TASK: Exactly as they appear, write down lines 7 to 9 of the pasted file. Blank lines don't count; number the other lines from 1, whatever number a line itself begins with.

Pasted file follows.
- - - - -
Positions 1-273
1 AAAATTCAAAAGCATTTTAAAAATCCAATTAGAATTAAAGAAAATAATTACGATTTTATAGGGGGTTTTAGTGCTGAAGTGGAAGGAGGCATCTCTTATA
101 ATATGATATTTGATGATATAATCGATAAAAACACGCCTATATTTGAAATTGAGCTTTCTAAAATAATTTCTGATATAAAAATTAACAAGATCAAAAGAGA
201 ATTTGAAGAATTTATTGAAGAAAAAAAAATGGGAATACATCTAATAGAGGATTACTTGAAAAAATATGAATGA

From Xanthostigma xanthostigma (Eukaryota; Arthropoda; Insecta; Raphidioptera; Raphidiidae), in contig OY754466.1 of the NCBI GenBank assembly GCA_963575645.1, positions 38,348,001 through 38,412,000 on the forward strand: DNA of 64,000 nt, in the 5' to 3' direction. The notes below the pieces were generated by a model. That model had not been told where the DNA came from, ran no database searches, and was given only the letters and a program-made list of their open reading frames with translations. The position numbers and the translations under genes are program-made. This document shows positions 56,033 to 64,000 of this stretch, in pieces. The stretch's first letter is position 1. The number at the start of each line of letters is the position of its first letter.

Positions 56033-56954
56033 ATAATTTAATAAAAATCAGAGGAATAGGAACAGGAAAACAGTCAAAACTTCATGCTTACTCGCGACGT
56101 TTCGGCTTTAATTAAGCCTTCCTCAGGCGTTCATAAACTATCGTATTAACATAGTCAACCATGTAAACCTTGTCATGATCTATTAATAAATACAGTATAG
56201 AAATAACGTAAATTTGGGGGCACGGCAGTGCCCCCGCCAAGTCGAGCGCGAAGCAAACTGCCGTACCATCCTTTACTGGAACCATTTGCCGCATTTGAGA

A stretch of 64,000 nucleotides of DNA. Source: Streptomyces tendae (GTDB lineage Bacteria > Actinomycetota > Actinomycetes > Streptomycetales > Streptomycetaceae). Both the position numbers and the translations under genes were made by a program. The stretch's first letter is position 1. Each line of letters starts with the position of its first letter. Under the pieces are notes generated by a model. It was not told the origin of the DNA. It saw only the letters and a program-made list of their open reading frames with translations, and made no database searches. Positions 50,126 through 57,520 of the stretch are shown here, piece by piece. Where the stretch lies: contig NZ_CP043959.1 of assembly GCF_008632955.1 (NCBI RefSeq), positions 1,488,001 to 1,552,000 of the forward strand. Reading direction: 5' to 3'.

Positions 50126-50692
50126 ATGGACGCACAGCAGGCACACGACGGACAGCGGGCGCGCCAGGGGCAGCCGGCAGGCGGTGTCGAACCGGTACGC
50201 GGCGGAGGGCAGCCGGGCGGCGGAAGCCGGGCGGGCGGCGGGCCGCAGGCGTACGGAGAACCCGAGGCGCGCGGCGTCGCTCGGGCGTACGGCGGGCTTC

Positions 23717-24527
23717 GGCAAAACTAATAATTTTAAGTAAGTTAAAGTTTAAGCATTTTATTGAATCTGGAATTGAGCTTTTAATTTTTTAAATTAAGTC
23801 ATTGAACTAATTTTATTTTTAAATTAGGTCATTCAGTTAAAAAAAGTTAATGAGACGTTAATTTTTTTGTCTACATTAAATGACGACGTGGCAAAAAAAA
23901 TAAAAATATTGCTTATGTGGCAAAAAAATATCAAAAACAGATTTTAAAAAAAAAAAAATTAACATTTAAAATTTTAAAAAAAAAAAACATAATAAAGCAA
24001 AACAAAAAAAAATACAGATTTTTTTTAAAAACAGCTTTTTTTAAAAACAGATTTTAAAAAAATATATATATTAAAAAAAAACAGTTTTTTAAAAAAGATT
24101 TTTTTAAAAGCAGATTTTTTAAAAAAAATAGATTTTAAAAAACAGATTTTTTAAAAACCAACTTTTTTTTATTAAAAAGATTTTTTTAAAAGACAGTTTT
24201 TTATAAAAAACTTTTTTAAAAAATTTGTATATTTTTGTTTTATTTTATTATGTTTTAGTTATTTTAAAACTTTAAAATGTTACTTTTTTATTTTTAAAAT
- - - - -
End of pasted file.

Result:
56033 ATAATTTAATAAAAATCAGAGGAATAGGAACAGGAAAACAGTCAAAACTTCATGCTTACTCGCGACGT
56101 TTCGGCTTTAATTAAGCCTTCCTCAGGCGTTCATAAACTATCGTATTAACATAGTCAACCATGTAAACCTTGTCATGATCTATTAATAAATACAGTATAG
56201 AAATAACGTAAATTTGGGGGCACGGCAGTGCCCCCGCCAAGTCGAGCGCGAAGCAAACTGCCGTACCATCCTTTACTGGAACCATTTGCCGCATTTGAGA